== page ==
Bentley signs general fund budget

Published 12:56 am Friday, September 18, 2015

By Kim Chandler | The Associated Press

MONTGOMERY (AP) — Alabama Gov. Robert Bentley on Thursday signed the state’s general fund budget into law after praising lawmakers who voted for a cigarette tax.

Bentley said the spending plan was not perfect but was a step in the right direction for the state and will keep state agencies operating when the fiscal year begins Oct. 1.

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“I want to say to those that stood strong and stood tall and put people over politics and voted for a cigarette tax, I want to commend them,” Bentley said.

Lawmakers passed a $1.7 billion operating budget on Wednesday after months of negotiations over a $200 million fiscal shortfall. Legislators approved a 25-cent-per pack cigarette tax and a transfer of $80 million education funds to minimize cuts to state services. The hit to education is supposed to be partially offset by a series of smaller previously approved revenue bills and adjustments to a spending cap law that should free up more money for education.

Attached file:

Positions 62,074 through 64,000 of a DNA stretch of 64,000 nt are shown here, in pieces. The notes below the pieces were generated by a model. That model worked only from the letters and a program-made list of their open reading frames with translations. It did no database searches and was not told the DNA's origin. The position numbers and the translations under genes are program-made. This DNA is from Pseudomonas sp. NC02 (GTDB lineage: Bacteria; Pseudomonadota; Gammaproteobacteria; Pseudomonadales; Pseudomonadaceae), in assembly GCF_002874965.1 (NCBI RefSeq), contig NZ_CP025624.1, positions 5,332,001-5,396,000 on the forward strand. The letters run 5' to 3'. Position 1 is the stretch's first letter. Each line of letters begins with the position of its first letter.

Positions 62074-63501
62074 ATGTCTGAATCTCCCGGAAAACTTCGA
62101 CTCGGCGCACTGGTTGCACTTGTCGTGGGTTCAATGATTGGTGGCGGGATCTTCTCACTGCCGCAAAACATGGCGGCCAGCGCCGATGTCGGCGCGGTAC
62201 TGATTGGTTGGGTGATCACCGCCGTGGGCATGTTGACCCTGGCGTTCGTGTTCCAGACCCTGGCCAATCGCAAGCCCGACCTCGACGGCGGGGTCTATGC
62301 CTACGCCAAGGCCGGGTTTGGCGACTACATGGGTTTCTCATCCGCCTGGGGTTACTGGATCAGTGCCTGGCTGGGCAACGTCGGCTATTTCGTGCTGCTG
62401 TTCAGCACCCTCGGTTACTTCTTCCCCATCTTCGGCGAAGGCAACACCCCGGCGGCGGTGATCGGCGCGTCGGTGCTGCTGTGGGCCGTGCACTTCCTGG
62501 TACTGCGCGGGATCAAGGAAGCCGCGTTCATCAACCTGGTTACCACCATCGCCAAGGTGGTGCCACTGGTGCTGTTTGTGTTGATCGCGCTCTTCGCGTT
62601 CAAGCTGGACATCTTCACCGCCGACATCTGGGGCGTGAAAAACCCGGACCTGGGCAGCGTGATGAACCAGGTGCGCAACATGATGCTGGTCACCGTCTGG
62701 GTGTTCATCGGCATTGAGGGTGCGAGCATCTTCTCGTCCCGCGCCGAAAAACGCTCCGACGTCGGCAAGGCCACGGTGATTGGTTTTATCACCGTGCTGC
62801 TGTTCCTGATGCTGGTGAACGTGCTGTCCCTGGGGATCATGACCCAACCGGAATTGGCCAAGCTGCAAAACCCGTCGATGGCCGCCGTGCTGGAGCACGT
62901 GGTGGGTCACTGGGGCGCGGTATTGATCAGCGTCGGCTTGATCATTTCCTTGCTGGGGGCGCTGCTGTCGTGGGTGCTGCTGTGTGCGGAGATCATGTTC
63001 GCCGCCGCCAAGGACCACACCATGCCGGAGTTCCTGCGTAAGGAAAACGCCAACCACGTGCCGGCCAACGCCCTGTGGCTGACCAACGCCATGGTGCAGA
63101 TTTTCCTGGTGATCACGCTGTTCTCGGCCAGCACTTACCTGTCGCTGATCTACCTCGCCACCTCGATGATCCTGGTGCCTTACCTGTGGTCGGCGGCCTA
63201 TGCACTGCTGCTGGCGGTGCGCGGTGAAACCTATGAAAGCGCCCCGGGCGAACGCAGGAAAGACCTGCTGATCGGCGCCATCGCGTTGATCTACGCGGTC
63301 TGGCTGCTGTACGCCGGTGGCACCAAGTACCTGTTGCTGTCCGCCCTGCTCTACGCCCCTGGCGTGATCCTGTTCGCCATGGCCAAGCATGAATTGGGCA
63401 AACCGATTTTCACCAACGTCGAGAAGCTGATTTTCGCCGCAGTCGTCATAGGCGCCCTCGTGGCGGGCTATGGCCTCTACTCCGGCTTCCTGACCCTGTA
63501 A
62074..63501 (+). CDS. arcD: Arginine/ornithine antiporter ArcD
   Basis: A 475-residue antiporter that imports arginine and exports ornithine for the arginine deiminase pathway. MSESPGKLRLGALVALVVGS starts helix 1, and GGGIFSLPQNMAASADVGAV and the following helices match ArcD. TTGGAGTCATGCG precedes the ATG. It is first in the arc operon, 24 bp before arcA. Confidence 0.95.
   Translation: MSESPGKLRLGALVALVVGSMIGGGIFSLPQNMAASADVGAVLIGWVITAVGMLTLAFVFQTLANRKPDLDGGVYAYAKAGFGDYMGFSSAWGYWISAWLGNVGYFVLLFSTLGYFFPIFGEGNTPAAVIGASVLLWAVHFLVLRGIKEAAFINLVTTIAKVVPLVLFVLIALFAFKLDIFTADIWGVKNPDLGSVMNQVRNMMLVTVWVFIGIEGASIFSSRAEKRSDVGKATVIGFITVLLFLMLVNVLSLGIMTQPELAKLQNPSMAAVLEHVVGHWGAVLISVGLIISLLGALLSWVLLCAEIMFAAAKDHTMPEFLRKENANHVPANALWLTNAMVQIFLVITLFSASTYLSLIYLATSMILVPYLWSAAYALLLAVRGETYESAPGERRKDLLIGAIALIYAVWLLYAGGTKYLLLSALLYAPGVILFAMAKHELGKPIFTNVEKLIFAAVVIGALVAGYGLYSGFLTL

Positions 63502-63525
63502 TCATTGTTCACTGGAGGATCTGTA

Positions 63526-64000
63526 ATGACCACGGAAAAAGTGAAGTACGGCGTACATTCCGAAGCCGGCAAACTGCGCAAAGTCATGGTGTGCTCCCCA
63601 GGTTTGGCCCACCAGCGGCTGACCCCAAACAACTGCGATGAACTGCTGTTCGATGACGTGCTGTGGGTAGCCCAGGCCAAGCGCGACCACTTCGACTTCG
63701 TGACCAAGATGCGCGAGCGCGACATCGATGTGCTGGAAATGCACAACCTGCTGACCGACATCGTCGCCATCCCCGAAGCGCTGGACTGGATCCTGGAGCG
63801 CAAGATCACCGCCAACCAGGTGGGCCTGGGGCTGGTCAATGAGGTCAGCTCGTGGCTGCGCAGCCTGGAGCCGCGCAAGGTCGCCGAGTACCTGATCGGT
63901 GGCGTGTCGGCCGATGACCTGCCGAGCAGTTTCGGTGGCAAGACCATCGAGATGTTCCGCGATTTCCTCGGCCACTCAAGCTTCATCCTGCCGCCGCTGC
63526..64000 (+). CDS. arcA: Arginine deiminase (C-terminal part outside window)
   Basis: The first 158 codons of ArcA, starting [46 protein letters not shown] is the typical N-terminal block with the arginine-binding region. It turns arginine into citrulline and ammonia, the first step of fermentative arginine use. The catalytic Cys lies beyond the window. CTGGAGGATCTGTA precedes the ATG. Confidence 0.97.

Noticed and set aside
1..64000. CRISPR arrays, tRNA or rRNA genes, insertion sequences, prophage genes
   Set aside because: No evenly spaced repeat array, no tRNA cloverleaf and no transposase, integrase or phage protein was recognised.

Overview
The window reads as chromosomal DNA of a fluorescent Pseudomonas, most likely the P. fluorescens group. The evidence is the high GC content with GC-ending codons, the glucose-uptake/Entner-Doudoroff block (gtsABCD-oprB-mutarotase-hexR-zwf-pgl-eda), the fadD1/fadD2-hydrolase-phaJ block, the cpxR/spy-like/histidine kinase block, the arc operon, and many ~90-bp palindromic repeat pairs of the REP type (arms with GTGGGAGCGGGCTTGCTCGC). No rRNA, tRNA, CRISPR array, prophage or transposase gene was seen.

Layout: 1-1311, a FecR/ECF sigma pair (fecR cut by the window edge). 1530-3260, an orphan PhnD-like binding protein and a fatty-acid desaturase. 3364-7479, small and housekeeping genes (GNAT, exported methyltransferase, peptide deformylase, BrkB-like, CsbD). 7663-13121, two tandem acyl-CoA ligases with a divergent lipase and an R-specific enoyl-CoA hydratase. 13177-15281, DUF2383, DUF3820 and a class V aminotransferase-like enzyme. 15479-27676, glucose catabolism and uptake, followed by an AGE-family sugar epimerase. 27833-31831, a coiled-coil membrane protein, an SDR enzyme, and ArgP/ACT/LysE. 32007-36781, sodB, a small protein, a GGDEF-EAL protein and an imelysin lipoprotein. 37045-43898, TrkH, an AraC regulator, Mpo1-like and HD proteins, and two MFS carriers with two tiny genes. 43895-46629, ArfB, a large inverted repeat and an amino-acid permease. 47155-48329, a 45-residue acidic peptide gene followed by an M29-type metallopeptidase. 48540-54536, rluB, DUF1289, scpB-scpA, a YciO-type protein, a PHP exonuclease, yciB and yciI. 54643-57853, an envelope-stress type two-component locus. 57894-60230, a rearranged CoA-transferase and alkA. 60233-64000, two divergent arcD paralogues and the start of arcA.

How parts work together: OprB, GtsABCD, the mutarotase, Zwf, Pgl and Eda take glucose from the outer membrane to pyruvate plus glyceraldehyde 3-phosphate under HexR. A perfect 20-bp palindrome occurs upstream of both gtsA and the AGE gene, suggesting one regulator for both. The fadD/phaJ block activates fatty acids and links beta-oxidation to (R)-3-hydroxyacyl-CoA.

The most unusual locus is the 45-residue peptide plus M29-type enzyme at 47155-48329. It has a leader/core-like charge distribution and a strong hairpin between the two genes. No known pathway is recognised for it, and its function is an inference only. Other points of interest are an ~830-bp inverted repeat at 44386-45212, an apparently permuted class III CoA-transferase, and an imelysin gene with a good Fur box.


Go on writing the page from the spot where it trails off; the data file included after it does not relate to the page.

The $80 million comes from a permanent shift of use tax collections, which now go to the education budget, to the general fund, a change lawmakers said they hope that will give the stagnant general fund a growing revenue source. The cigarette tax will raise about $70 million each year.

The approved spending plan maintains level funding to Medicaid, prisons, mental health services, the Department of Human Resources, the Department of Pardons and Paroles and the court system. Most other agencies will see cuts of around 5.5 percent.

The budget was a partial victory for Bentley, who for months argued that the state needed to raise taxes.

However, the money is a fraction of what Bentley initially sought from lawmakers.

Bentley began the year saying the state needed $700 million in revenue and in February asking lawmakers to approve $541 million in tax increases, including an 82-cent cigarette tax increase and changes to the state income tax deductions.

Many of his ideas did not get a vote in legislative committee.

The governor said the $700 million figure was reflective of a “perfect world.” However, he called it an improvement.

“We said, ‘Let’s bring some use tax over.’ That’s what they did. ‘Let’s raise some taxes.’ They first said they were never going to do it. They did it.”

Lawmakers and policy groups disagreed on how far the budget changes will go to fixing the general fund budget, which lawmakers struggle to fund each year.

“Barely scraping by for another year is no cause for celebration. Alabama is still shortchanging needed investments in education, health care, child care, public safety and other services that make our state a better place to live and work,” said Kimble Forrister, executive director of Alabama Arise, an advocacy group for low-income families.